To provide visitors with a well-rounded experience, museums are no longer just home to artefacts and artworks. Restaurants are also housed within the same institution, at times drawing in more gastronomes than culture vultures.

Such is the case of Novus Restaurant & Bar, ensconced in the colonial building of National Museum of Singapore. I remember my first visit to the museum when it reopened in 2006. The architecture is breathtaking with glass ceilings and façades, ghostly moving chandeliers and one particular spiral staircase that is rumoured to be haunted. In the opening weeks I caught Kurt Wenner the master street artist here and was totally in awe of his work.

And Novus has been here from day one, quietly accumulating culinary accolades ever since. The New York Times endorsed Novus as a recommended stop in Singapore, while Forbes Traveller listed it as one of the best museum restaurants in the world.

The 48-seat contemporary European restaurant lures diners with its innovative fine food, stylish ambience and plush interiors. Feel free to gaze at framed art pieces on the walls whilst tucking into a carefully prepared meal. I did not notice it before, but there is a neat museum within a restaurant within a museum thing going on here.

Starters

Austrian head chef Stephan Zoisl describes his cuisine as “innovative French-based cooking with influences of modern techniques using the best and freshest available products”.

You begin with an amuse-bouche, which changes daily, and then move on to the starters.

Shellfish bisque with scallops, prawns and crab meat

Shellfish bisque
S$24++
Rating:

The soup course is quite ample. The shellfish bisque, swimming with whole scallops, plump prawns and crab meat, exhibits a fabulously funky shellfish flavour.

Duck tea

Duck tea
S$16++
Rating:

Seeing duck tea on the menu left me kinda baffled. Doesn’t it sound like an herbal dish from a Chinese restaurant? But once the waiter breaks out the teapot, it all makes sense. Nestled in the centre of the soup plate is a quail egg, trumpet and brown enoki mushrooms, smoked duck breast and slivers of precious black truffle. Then, from the teapot, the crystal clear duck consommé flows into the mix. It is hard to pinpoint what I like about this soup; I guess I can only chalk it down to its comforting home-cooked taste.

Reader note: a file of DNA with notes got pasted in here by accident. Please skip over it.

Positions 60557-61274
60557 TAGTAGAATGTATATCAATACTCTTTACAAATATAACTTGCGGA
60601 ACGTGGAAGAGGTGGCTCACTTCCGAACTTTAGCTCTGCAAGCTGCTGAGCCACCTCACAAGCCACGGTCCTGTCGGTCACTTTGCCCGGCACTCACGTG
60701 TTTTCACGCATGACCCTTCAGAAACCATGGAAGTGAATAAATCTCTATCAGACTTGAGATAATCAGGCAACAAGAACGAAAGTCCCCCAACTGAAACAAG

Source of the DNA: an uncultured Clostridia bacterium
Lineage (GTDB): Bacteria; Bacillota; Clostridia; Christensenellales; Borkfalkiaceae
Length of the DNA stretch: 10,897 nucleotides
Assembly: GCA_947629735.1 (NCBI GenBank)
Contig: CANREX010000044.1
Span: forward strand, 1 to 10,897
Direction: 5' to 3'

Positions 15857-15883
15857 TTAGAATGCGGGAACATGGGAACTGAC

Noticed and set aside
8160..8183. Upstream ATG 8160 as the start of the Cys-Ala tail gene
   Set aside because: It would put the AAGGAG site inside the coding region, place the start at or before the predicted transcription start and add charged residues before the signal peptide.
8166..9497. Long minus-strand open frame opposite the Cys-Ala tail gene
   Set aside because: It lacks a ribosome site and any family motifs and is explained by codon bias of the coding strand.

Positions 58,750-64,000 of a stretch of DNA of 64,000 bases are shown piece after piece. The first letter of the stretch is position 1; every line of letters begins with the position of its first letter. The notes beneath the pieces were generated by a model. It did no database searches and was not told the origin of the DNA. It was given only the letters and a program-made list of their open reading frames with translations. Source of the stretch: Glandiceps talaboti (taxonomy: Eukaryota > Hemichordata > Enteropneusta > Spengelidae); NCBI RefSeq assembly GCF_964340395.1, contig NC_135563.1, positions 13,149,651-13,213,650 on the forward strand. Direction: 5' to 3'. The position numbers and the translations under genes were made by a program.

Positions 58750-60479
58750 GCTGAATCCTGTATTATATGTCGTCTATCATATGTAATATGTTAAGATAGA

Foie Gras parfait


Foie Gras parfait
S$24++
Rating:

The cold Foie Gras parfait is a bold composition of flavours and textures with pear cubes, sour cream and a dusting of crushed pistachios juxtaposing with the rich foie gras flavour.

Placard with dish description

Apart from the artful plating, Novus also demonstrates their attention to detail through the use of placards. Each time a course is brought to the table, it is paired with little placards that are printed with nuggets of interesting information on the ingredients. On the back is the map and useful details of the restaurant. Guests are free to take these wallet-sized cards with them.

Mains

Crisp duck

Crisp duck
S$32++
Rating:

The crisp duck is served with potato purée with pommery mustard. The moisture and flavour of the duck leg confit is enhanced through hours of slow-cooking in fat, resulting in a meaty and juicy texture.

Snow cod & olive

Snow cod & olive
S$38++
Rating:

Among the mains, the olive-coated snow cod is rather pedestrian in taste and in need of dressing up. The low fat content and mild flavour would appeal to those with lighter palates.

Desserts

Desserts boast creative options as the deconstructed mango, a visual feast of mango purée, white nougat ice cream, yogurt wafers and a bed of black Oreo dust. With that gorgeous plating, I can only imagine the amount of meticulous work that the chef has put in in the kitchen.

Tell me, can you spot the twist here?

Deconstructed mango dessert


Deconstructed mango
S$16++
Rating:

The usually hard nougat and the usually soft yogurt now have their textures reversed!

Chocolate mousse, soufflé and sorbet

Chocolate Test
S$16++
Rating:

For you chocolate fans, the chocolate test is pure delight with its chorus of Valrhona soufflé, Lindt crème brĂ»lée, Barry Callebaut espuma (foam) and vanilla sorbet. The espuma is almost as light as air, instantly collapsing in the mouth leaving a hint of chocolaty sweetness. Like mousse, only way, way airier. What a wonderful finale.

Novus Restaurant & Bar at the National Museum of Singapore

As I leave the restaurant, I am surprised with a little farewell gift – a cupcake in a box! That’s just icing on the cake for an evening of great service. Whether dining for business or pleasure, or if you happen to swing by the museum, a visit to Novus Restaurant & Bar is highly recommended.

Have Your Say!

Aside from Novus Restaurant & Bar, are there any other museum restaurant that you recommend? Share with us in the comments!

Novus Restaurant & Bar
National Museum of Singapore
93 Stamford Road #01-02
Singapore 178897
Tel: +65 6336 8770 | Website
Service:

Opening hours:
11:30am – 2:30pm; 6:30 – 10:30pm (Closed on Sundays)

Complimentary museum parking coupons are provided for diners.